The NPPF’s ‘presumption in favour of sustainable development’ has nothing to do with being green, says Christine Murray
Architects have been awaiting a more conclusive definition of the ‘presumption in favour of sustainable development’ since the draft NPPF was published back in July. There was hope that an emphasis on green, low-carbon development would boost architects’ workload as developers sought out sustainability expertise to get projects through planning.
But in recent weeks, alarm-bells have started ringing. Further examination of the policy suggests the presumption’s S-word is a smokescreen for a policy that sanctions unfettered growth.
The NPPF states that in the absence of a local plan, the default position is ‘yes’ to any development ‘except where this would compromise the key sustainable development principles’. These include, ‘protection and enhancement of our natural, built and historic environment, prudent use of natural resources and actions to mitigate and adapt to climate change, including moving to a low carbon economy.’
But the long-awaited presumption itself does not include any mention of low-carbon or ecological development, and instead simply calls for local planning authorities to approve ‘all individual proposals wherever possible’, as well as:
• Prepare local plans on the basis that objectively assessed development needs should be met, and with sufficient flexibility to respond to rapid shifts in demand or other economic changes
• Approve development proposals that accord with statutory plans without delay
• Grant permission where the plan is absent, silent, indeterminate or where policies are out of date.
The presumption goes on to say that ‘all of these policies should apply unless the adverse impacts of allowing development would significantly and demonstrably outweigh the benefits, when assessed against the policy objectives in the National Planning Policy Framework taken as a whole.’
So if low-carbon isn’t part of the presumption, what exactly do they mean by sustainable? As London mayor Boris Johnson said last week in response to the NPPF consultation, ‘It appears the concept relates to economic development only’.
During the NPPF debate, communities and local government minister Greg Clark said his definition of sustainable development referred to the Brundtland Commission of 1987, not, as hoped, to the definition explored in the government’s Sustainable Development Strategy, 2005. According to Brundtland, sustainability refers to a ‘development that meets the needs of the present without compromising the ability of future generations to meet their own needs’.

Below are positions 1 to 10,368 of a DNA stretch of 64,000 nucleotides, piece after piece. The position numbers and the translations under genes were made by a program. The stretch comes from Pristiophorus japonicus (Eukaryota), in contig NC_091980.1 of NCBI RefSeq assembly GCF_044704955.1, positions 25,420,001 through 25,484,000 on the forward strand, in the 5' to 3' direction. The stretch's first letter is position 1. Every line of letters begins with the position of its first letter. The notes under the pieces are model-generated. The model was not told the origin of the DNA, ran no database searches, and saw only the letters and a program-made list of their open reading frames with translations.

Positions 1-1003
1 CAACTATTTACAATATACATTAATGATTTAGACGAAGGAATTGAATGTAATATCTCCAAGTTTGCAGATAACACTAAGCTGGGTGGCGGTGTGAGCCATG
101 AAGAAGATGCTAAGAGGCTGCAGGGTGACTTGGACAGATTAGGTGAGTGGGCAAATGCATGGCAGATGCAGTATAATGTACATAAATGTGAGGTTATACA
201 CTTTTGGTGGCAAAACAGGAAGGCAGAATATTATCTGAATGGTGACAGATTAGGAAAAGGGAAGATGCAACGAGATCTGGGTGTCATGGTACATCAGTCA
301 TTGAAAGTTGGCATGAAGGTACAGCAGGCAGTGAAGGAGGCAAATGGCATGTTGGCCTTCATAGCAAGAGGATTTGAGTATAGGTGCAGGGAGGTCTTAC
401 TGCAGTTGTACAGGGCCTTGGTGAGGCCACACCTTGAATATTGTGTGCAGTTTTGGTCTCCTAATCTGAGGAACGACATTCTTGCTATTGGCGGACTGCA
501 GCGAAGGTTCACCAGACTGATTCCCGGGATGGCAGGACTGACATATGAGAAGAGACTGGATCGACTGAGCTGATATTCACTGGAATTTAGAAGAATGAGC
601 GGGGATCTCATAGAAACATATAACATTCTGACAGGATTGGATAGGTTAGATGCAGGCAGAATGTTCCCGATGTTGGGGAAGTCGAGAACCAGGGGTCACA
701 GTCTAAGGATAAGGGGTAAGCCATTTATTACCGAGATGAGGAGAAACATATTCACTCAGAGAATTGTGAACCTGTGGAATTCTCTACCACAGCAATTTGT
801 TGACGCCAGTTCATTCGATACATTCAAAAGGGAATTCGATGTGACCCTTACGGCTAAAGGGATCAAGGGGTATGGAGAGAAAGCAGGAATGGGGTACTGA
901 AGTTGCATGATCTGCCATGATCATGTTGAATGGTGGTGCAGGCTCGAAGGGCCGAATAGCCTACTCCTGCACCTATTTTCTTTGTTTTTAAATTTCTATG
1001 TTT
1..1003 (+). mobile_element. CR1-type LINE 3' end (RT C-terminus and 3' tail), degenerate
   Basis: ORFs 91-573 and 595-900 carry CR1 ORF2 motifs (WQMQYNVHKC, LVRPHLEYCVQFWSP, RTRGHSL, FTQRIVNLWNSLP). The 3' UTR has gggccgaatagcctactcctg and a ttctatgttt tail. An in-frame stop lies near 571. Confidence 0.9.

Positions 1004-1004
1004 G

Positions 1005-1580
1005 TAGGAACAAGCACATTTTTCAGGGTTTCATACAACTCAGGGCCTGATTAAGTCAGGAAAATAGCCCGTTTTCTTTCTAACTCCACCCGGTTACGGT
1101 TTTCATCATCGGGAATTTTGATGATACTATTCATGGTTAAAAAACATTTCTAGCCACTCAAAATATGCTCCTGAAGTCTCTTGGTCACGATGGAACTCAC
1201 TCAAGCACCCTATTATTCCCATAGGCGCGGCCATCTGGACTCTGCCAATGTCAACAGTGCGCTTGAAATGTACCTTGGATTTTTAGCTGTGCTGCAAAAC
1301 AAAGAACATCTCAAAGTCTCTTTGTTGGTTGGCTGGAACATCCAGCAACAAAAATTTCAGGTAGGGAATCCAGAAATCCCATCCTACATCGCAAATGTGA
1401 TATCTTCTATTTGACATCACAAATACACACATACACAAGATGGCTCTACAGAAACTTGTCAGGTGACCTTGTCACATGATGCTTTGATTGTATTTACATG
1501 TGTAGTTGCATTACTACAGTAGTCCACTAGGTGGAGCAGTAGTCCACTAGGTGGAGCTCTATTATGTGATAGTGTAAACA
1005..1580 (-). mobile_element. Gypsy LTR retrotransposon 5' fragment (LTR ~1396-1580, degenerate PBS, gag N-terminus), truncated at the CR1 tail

Clark said he abandoned the 2005 definition because: ‘Six years on, there are some respects where thinking on sustainability has progressed. For example, there is the idea that the separate pillars of the economy, the environment and the social aspects of sustainability can be traded off against the other… Our intention was to make sure that we are not stranded in our thinking when we might have a more progressive approach to sustainability.’
But the Brundtland definition is anything but progressive; at its heart is the belief that ‘sustainable development clearly requires economic growth’, whereas in the 2005 strategy document, the call for a sophisticated OnePlanet Economy suggests that the environment should come first.
In last week’s Telegraph, National Trust director-general Fiona Reynolds, who led a petition against the NPPF signed by a quarter of a million people, stressed that the current NPPF will mark a ‘return to the bad old days of planning by appeal and soulless out-of-town developments.’
The influential Environmental Audit Committee voiced similar concerns in a letter to the prime minister dated 9 November, demanding that ‘the final version [of the NPPF] will have to make it clearer that the drive for economic growth does not trump other sustainability requirements,’ signed by committee chair Joan Walley MP.
The Brundtland Commission may contain some nice sentiment about preserving natural resources for our children’s children, but none of the current low-carbon thinking on what makes a development truly sustainable, and certainly nothing a planning authority could use as teeth against low-quality greenbelt development.
Clark may call this presumption sustainable; it is anything but. Worse still, it fails to deliver what architects were hoping for – a presumption that gave preferential treatment to quality, low-carbon design and masterplanning, making them essential to the development stream.